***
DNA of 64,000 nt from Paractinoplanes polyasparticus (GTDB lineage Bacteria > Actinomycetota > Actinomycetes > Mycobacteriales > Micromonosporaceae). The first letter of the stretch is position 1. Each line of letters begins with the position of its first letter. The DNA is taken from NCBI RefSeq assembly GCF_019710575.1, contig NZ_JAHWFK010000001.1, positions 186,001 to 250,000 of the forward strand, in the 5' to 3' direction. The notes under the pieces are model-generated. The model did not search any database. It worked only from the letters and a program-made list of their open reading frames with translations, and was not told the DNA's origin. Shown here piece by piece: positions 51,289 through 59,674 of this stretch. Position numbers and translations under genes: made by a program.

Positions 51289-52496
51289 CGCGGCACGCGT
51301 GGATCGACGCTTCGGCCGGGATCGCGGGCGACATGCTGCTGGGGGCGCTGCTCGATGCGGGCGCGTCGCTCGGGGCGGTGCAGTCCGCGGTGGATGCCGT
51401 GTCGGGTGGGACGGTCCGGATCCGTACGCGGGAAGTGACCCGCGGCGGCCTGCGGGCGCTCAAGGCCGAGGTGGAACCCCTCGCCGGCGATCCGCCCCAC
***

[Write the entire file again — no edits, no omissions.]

DNA of 64,000 nt from Paractinoplanes polyasparticus (GTDB lineage Bacteria > Actinomycetota > Actinomycetes > Mycobacteriales > Micromonosporaceae). The first letter of the stretch is position 1. Each line of letters begins with the position of its first letter. The DNA is taken from NCBI RefSeq assembly GCF_019710575.1, contig NZ_JAHWFK010000001.1, positions 186,001 to 250,000 of the forward strand, in the 5' to 3' direction. The notes under the pieces are model-generated. The model did not search any database. It worked only from the letters and a program-made list of their open reading frames with translations, and was not told the DNA's origin. Shown here piece by piece: positions 51,289 through 59,674 of this stretch. Position numbers and translations under genes: made by a program.

Positions 51289-52496
51289 CGCGGCACGCGT
51301 GGATCGACGCTTCGGCCGGGATCGCGGGCGACATGCTGCTGGGGGCGCTGCTCGATGCGGGCGCGTCGCTCGGGGCGGTGCAGTCCGCGGTGGATGCCGT
51401 GTCGGGTGGGACGGTCCGGATCCGTACGCGGGAAGTGACCCGCGGCGGCCTGCGGGCGCTCAAGGCCGAGGTGGAACCCCTCGCCGGCGATCCGCCCCAC